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Feature:
Hearing Loss

Symptoms, Devices, Prevention & Research

Anatomy of the Human Ear

Interrelated structures of the human ear, from left to right: the outer ear, ear canal, eardrum, middle ear, Eustachian tube, inner ear, cochlea, and auditory nerves.

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Anatomy of the Human Ear.
Interrelated structures of the human ear, from left to right: the outer ear, ear canal, eardrum, middle ear, Eustachian tube, inner ear, cochlea, and auditory nerves.
Source: NIH, National Institute on Deafness and Other Communication Disorders

Tinnitus: A Common Symptom

Tinnitus, common in older people, is a ringing, roaring, clicking, hissing, or buzzing sound. It can come and go. It might be heard in one or both ears and be loud or soft. Tinnitus is also common in members of the military who have been exposed to hazardous levels of noise.

Tinnitus is a symptom, not a disease. It can accompany any type of hearing loss. It can be a side effect of medications. Something as simple as a piece of earwax blocking the ear canal can cause tinnitus, but it can also be the result of a number of health conditions.

If you think you have tinnitus, see your primary care doctor. You may be referred to an otolaryngologist—a doctor who specializes in ear, nose, and throat diseases (commonly called an ear, nose, and throat doctor, or an ENT). The ENT will physically examine your head, neck, and ears, and test your hearing to determine the appropriate treatment.

Symptoms

You may have hearing loss without realizing it. Or you may have symptoms such as

  • Earache
  • A feeling of fullness or fluid in the ear
  • Ringing in your ears (called tinnitus)

Find Out More

Causes

  • Aging
  • Certain infections, diseases, or conditions (heart conditions or stroke, diabetes, tumors)
  • Certain medicines
  • Genetic disorders
  • A severe blow to the head
  • Loud noise

Assistive Devices

  • Hearing aids—Small electronic devices worn in or behind the ear to help people hear more in both noisy and quiet situations. Hearing aids enable people with hearing loss to listen, communicate, and participate more fully in daily life
  • Cochlear implants—Small, complex electronic devices that can help to provide a sense of sound to people who are profoundly deaf or severely hard-of-hearing. They consist of an external portion that sits behind the ear and a second portion that is surgically placed under the skin.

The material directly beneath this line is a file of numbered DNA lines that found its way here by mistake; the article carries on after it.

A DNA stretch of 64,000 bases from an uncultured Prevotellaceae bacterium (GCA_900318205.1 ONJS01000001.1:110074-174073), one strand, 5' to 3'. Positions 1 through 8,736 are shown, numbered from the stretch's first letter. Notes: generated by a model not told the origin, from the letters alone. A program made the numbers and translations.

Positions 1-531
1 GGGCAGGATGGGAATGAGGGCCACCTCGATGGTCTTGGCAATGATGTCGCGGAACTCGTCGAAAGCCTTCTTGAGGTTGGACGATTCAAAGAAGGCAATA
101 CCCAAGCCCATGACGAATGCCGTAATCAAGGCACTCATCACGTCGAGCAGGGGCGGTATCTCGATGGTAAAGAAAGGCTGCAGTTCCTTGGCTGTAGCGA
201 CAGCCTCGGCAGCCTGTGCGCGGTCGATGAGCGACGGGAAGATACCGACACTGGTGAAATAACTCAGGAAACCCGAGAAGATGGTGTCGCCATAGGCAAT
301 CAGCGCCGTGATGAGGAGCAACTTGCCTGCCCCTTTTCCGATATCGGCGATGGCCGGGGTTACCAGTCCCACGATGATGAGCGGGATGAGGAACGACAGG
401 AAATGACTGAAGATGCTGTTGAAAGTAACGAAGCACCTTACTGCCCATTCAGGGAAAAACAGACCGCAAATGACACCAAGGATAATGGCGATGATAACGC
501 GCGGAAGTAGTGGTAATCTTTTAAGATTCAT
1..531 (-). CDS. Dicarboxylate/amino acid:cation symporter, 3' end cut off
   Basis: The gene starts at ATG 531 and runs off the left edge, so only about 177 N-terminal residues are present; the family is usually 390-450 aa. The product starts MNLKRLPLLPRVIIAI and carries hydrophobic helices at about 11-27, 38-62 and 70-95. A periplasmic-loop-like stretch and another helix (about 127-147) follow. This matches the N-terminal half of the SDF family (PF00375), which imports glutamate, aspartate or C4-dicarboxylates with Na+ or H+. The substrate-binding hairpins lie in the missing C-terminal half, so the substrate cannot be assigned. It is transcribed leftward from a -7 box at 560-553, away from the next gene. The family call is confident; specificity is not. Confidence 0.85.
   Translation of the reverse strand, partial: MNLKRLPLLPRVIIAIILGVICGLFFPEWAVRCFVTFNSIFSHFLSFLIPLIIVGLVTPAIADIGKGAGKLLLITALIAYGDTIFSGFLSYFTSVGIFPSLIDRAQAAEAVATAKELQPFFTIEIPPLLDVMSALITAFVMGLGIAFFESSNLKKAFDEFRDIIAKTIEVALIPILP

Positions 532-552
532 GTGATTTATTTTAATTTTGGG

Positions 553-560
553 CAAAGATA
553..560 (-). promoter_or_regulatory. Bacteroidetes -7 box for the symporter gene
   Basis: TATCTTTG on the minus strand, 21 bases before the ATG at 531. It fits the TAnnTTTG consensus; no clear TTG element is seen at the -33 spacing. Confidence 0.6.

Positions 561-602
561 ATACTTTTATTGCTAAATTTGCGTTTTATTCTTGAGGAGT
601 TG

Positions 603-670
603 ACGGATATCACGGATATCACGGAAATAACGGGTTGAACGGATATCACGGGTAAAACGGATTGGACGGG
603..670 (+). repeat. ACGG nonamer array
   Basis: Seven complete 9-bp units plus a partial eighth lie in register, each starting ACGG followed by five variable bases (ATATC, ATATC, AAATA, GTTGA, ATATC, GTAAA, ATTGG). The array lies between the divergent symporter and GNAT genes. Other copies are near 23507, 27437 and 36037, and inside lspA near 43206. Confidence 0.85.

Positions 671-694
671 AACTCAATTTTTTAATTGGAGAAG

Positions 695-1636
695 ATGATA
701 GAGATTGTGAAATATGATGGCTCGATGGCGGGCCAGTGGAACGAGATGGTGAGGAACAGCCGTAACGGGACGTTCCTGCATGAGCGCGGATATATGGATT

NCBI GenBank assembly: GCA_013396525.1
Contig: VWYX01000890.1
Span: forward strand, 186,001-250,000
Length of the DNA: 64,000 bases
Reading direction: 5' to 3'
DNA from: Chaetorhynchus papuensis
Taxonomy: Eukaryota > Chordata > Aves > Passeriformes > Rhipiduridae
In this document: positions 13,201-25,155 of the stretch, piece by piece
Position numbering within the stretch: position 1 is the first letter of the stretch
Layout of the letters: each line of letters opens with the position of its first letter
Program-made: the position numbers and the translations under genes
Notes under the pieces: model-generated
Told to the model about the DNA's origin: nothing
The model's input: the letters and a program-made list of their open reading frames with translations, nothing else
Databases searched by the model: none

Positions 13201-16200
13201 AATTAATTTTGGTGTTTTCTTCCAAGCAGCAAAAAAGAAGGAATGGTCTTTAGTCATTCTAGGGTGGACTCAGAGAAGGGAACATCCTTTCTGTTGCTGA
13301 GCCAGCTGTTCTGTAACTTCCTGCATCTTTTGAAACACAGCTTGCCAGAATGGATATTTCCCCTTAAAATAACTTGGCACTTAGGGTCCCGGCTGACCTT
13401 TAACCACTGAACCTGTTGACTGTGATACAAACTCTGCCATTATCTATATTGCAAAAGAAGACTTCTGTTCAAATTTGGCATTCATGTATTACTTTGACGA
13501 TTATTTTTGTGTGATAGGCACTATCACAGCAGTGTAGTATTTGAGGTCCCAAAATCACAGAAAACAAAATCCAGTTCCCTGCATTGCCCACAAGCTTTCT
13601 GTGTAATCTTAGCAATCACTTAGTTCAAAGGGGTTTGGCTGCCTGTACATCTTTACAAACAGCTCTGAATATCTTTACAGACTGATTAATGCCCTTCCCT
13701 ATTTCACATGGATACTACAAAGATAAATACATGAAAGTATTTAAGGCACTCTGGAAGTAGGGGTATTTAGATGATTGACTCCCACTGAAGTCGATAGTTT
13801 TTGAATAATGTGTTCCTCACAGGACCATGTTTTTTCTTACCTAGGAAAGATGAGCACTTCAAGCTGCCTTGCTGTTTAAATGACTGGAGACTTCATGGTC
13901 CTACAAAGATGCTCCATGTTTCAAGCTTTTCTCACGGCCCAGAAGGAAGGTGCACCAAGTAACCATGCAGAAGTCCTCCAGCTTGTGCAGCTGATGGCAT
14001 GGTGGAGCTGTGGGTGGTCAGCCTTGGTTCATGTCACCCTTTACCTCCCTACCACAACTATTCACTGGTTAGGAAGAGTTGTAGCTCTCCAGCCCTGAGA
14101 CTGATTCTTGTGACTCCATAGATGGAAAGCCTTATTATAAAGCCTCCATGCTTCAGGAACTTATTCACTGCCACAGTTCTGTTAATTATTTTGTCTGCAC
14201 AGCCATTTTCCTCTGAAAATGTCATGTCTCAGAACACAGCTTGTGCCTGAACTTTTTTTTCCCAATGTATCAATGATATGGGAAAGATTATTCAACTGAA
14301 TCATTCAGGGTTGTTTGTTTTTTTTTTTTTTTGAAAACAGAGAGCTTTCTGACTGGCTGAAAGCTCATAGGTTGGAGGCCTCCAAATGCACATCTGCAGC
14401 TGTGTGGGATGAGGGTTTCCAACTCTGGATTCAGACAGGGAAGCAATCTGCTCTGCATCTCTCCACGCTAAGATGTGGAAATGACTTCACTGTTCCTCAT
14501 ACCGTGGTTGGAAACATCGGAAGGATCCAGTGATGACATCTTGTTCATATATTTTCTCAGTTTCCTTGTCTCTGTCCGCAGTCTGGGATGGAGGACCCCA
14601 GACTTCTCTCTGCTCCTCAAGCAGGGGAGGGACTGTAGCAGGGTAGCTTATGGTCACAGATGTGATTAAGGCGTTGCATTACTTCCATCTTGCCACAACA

• Assisted listening devices (ALDs)—Devices that enable better communicating in day-to-day situations. ALDs can be used with or without hearing aids to overcome distance, background noise, or poor room acoustics. An example is a telephone-amplifying device.

Prevention

  • Know how much noise is too much.
  • Sounds at or above 85 decibels (dB) can damage your ears. Normal conversation is about 60 dB. Chainsaws, hammers, drills, and bulldozers can be at 100dB or louder.
  • Protect your hearing from loud music from personal music devices and concerts.
  • Wear ear plugs or special earmuffs to prevent hearing loss from dangerously high noise levels.

NIH Research to Results

  • Teams of scientists, supported by the National Institute on Deafness and Other Communication Disorders (NIDCD), are the first to demonstrate, in a variety of animal models, the mechanistic process that occurs during the growth and regeneration of inner ear tip links. Tip links are tiny tethers that connect sensory projections on inner ear hair cells that convert sound into electrical signals. Although tip links break easily, they can repair themselves mostly. The discovery offers a possible mechanism for interventions that could preserve hearing in people whose hearing loss is caused by genetic disorders related to tip link dysfunction.
  • How is it that we can focus on a single speaker in a crowded room where others are also speaking? This so-called "cocktail party" effect is the subject of NIDCD-supported research that has shown how the brain processes speech and how we focus only on the intended speaker. Understanding how the brain encodes speech sounds will inform future studies on management of disorders of hearing, attention, speech, and language.
Read More "Hearing Loss" Articles

Managing Hearing Loss / Symptoms, Devices, Prevention & Research / Screening Newborns / How Loud Is Too Loud? / 10 Ways to Identify Hearing Loss

Spring 2015 Issue: Volume 10 Number 1 Page 9